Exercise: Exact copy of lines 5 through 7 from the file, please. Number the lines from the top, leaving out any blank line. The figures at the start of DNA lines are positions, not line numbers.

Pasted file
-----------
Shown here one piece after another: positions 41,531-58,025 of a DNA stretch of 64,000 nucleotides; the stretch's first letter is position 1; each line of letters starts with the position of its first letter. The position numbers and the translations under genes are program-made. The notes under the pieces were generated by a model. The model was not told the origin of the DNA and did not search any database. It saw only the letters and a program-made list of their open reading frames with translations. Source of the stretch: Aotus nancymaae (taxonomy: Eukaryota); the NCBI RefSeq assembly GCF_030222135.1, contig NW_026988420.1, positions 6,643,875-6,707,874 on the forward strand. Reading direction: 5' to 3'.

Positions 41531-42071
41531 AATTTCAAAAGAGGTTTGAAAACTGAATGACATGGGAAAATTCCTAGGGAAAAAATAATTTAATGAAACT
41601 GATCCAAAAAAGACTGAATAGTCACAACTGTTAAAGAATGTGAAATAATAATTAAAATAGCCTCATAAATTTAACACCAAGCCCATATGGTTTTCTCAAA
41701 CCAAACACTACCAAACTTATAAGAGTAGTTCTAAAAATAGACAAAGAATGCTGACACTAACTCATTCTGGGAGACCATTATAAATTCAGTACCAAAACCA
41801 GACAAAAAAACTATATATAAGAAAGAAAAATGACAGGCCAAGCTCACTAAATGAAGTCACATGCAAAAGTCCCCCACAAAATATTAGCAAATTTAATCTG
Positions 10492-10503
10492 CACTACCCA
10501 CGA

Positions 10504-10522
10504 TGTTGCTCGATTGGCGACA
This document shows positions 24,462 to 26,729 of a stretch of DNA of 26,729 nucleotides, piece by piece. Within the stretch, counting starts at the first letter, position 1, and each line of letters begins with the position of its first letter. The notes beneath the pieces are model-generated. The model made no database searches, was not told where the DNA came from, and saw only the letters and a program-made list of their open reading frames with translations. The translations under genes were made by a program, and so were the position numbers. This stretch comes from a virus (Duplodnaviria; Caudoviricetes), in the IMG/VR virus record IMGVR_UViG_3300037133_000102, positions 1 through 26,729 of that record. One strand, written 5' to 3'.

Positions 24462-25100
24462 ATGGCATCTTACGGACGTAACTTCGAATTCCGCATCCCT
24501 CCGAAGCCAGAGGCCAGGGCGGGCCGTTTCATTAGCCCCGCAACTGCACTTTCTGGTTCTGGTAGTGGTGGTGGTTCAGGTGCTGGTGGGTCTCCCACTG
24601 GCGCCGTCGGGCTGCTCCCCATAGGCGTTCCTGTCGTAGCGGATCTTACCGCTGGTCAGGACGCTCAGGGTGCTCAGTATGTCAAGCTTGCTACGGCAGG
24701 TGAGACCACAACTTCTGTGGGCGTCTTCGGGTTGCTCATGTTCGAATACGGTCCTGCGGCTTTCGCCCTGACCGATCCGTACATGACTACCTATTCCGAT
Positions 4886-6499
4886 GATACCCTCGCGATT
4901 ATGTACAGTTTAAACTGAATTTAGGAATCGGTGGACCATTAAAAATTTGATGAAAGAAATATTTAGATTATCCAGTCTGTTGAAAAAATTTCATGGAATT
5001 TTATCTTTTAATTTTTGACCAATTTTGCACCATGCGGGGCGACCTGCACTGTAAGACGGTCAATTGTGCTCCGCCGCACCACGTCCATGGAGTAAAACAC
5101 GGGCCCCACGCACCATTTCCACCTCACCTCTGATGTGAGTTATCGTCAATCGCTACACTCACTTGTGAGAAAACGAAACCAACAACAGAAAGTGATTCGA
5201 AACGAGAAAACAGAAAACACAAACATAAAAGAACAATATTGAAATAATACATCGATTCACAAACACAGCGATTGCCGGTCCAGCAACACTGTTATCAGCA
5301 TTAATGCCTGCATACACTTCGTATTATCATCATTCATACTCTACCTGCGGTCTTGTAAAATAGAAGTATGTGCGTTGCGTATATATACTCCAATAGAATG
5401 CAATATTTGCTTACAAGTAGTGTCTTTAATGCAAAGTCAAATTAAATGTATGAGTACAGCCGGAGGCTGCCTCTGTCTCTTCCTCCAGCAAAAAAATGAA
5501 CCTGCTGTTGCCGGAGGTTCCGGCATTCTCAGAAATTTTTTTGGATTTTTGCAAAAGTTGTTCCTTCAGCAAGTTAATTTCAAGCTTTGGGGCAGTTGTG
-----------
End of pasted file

41701 CCAAACACTACCAAACTTATAAGAGTAGTTCTAAAAATAGACAAAGAATGCTGACACTAACTCATTCTGGGAGACCATTATAAATTCAGTACCAAAACCA
41801 GACAAAAAAACTATATATAAGAAAGAAAAATGACAGGCCAAGCTCACTAAATGAAGTCACATGCAAAAGTCCCCCACAAAATATTAGCAAATTTAATCTG
Positions 10492-10503